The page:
FESPA UK – leading the way on waste management
We speak to FESPA UK Managing Director Suzi Wilkinson about the first important steps the organisation has taken to help printers with the disposal of material waste.
“This is a five-year plan, and our end goal is to manage every single aspect of a printer’s waste,” says FESPA UK Managing Director Suzi Wilkinson.
“We are looking to develop solutions that eliminate waste to landfill. This is a huge goal requiring collective action to make it happen. We are hopeful that in five years’ time we’ll have an answer for recycling most of the materials used by our members.”
This isn’t just blind optimism. Over the last year, Suzi has become increasingly aware of the challenges that come with finding waste management solutions for printers. But her experience so far suggests that while there are hurdles, there are also solutions.
Printer problems with waste
FESPA UK took its first steps towards waste management in October 2021, when it consulted members about the issues they faced in this area. Many printers said they found it hard to get companies to actually collect the waste, whether because of the relatively small amounts involved, or contaminants, or simply because of unreliable waste management firms.
Suzi started researching waste management herself and quickly grew to understand the issues that members had reported. But then she came across Jon Hutton at Reconomy.
The amount of waste tonnage the printers were producing individually wasn’t enough for the recycler to take them seriously
“Jon and Reconomy had already been doing a lot of what we are interested in, albeit in the packaging and labels sector. I explained to him the issues that we were having as an industry, and we agreed to collaborate,” Suzi says.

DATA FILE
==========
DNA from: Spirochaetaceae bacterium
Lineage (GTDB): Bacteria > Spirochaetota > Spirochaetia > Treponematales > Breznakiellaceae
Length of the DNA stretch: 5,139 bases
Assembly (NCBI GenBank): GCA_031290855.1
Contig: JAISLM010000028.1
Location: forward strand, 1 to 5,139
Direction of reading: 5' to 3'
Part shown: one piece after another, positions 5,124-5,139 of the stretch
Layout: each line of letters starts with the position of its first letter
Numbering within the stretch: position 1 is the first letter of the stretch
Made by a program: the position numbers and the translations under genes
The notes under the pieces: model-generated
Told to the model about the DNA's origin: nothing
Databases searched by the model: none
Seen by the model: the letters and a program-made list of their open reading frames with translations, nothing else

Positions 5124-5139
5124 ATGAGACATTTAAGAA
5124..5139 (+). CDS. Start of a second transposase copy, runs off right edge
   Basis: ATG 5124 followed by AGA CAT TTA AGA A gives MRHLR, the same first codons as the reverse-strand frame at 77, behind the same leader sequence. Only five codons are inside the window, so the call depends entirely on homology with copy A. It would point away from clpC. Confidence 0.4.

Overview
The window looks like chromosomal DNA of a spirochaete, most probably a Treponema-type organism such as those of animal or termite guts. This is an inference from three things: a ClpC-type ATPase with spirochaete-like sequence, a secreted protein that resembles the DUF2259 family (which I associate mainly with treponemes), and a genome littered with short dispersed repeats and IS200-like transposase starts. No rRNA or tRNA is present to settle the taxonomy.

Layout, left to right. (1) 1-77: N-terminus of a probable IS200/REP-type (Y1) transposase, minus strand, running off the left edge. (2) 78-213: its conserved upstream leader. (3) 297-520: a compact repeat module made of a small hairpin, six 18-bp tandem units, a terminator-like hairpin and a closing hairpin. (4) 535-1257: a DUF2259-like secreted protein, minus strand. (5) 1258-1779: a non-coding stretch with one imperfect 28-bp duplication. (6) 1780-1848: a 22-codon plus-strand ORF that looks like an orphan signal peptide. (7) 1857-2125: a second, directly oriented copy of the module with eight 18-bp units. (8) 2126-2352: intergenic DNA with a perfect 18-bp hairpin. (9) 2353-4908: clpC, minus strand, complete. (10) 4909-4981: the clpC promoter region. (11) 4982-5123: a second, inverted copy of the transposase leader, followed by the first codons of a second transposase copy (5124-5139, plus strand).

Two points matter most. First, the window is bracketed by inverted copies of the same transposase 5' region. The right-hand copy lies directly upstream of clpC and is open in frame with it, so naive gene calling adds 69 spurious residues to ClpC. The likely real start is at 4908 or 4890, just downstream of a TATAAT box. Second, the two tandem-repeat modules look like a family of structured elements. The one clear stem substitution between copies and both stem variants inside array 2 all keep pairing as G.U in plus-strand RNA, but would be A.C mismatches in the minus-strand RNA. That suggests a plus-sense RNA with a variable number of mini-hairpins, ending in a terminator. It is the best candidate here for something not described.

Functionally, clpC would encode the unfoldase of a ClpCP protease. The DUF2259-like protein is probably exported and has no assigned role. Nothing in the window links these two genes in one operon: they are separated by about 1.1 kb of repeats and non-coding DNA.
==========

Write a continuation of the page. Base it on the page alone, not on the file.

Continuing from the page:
“I told Jon what we needed to get rid of, and we decided to start with PVC and polyester banners. We didn’t want to swamp ourselves with so many materials that we ended up struggling to process them. We wanted to find a solution for banner first and then move on when that was done. We quickly found that it wasn’t as easy as we thought.”
The biggest problem Suzi and Jon encountered was the amount of waste required for recyclers to be interested.
“Because a lot of recyclers take things by big pallets, or cages or tonnage, you have to have a lot of banner to get to a certain tonnage before a recycler will accept it. For the initial programme where we asked people to come forward if they were interested in recycling banner, we had 40 printers register their interest in the first two weeks. But because of the constraints around tonnage, we could only help three of them – the amount of tonnage that the others were doing as single printers wasn’t enough for the recycler to take them seriously,” Suzi says.
The firms achieved an immediate 44% recycling rate improvement, the equivalent of 2,175 wheelie bins of waste
“We looked at that situation and we came up with a few solutions. Now, for PVC banner, we have sourced five individual solutions, all at different tonnage, from one banner to 10 tonnes of banners.
“Some of these solutions involve waste coming directly from the printer – offcuts or scrap. Some involve waste coming from suppliers who collect the waste from printers and bale it on-site. Or some involve waste coming from the end user. For example, in the case of a printed sign at a supermarket chain, when that campaign is finished, they can dispose of all their banners in a tube and box system and the supermarket itself can take responsibility for collecting and sending for recycling – we have a direct courier to get that directly to the recycler.”
With these solutions now in place, the next important step is to encourage buy-in from within the print industry. Four FESPA UK member sites have committed to the project where Reconomy were tasked to improve their environmental position, with recycling being the goal. The result was, from an estimated 346 tonnes of annual graphic waste produced, an immediate 44% recycling rate improvement was achieved, which is the equivalent of 2,175 wheelie bins of general waste (the industry average per bin is 70kg so approximately 152.25 tonnes).
Full buy-in is essential to make the process work and for retailers to fully demonstrate their green credentials
“Even though we had such a positive response initially, many companies are only interested to the point where they have to have a conversation about money. It’s not free to recycle and it takes time to take some of the contamination out of it,” Suzi says.